What Do You REALLY Need to Do?
The never-ending to-do list.
It’s a common fixture in the lives of most folks. These lists abound in both personal and professional worlds. And, they’re a source of much anxiety -- for everyone.
In an effort to help you overcome the looming pressure of your own to-do list, I want to offer a clear distinction. When you look at your particular list, what items are actually your responsibility? Asked another way, can you separate the things that you are responsible to ensure are completed, versus the things that you yourself need to complete? If you’re like many people, you may not be all that clear. And unless you’re clear, it’s very likely that your particular list actually has items on it that aren’t your responsibility at all.
Here’s an example, taken from the supervisory realm -- the issue of timesheets and payday (because everybody loves payday). Supervisors are often responsible to ensure that timesheets are submitted to payroll by a specific deadline each week. It would be really easy to extrapolate this responsibility and believe that supervisors need to COMPLETE and submit the timesheets. Truthfully? This likely isn’t the case. The completion of the timesheets in most organizations is the responsibility of the individual staff in question. In other words, supervisory responsibility is to receive completed timesheets from staff, and then make sure completed timesheets are submitted on time. If a staff member doesn’t complete their timesheet? That’s on them, not the supervisor.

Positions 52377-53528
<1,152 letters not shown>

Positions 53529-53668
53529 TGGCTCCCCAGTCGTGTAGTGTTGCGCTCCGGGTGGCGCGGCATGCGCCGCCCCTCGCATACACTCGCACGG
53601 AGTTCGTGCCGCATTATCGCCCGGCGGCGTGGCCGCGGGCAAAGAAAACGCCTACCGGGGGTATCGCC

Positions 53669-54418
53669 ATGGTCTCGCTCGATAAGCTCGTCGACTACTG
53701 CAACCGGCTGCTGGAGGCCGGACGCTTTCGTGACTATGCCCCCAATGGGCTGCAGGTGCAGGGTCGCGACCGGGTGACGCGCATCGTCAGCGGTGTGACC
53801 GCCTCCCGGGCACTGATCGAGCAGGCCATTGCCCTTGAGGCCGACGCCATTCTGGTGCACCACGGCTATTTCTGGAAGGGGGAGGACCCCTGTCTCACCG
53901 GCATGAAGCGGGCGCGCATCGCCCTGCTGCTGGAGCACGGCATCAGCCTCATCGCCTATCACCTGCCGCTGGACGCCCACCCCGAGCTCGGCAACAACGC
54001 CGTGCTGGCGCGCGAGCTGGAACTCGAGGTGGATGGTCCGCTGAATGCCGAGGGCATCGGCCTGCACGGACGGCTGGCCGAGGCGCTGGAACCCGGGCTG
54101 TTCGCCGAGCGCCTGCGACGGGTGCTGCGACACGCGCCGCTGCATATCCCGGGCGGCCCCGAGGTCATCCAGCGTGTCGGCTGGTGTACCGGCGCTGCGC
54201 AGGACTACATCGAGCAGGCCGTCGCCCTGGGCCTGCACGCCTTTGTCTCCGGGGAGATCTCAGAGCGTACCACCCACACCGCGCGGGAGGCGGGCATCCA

I know, I know. If someone doesn’t complete their timesheet, and you don’t do it for them, they won’t get paid. And that could create an unmanageable situation for them. And sometimes there are extenuating circumstances. I get it. And you ultimately get to decide how you want to handle exceptions that are extenuating. Just remember this: poor planning on someone else’s part does not create an emergency for you. This isn’t about being cold or heartless; there are certainly times when it is appropriate to help someone out. However, taking on another person’s responsibilities regularly isn’t helping them; its enabling them (and burdening you).
Having said all of that, let me ask: when you take a look at your own to-do list, what are you taking responsibility for that isn’t yours? Where are you adding pressure to your day, where you don’t need to? How are you holding on to tasks that should be held by others? Whatever your answers to these questions, releasing those things and only allowing items on your list for which you are truly responsible will help to alleviate the stress and burden that you might otherwise be feeling.
Here’s another something to bear in mind: you teach others how to treat you. I say this because if you regularly take responsibility for things that aren’t yours to hold, folks are going to let you do that. And over time, things that aren’t actually your responsibility will FEEL like they are. So get clear; claw back your time; reclaim your responsibilities and hand back the things that aren’t.
Bottom-line: as much as you might be someone who likes to help others out, you don’t do anyone any favours when you hold responsibility that isn’t yours to hold -- least of all yourself. So, get clear on what you’re actually responsible for and focus on getting those things done. Clarity about your own responsibilities will help alleviate the overwhelm of those seemingly endless to-do-lists.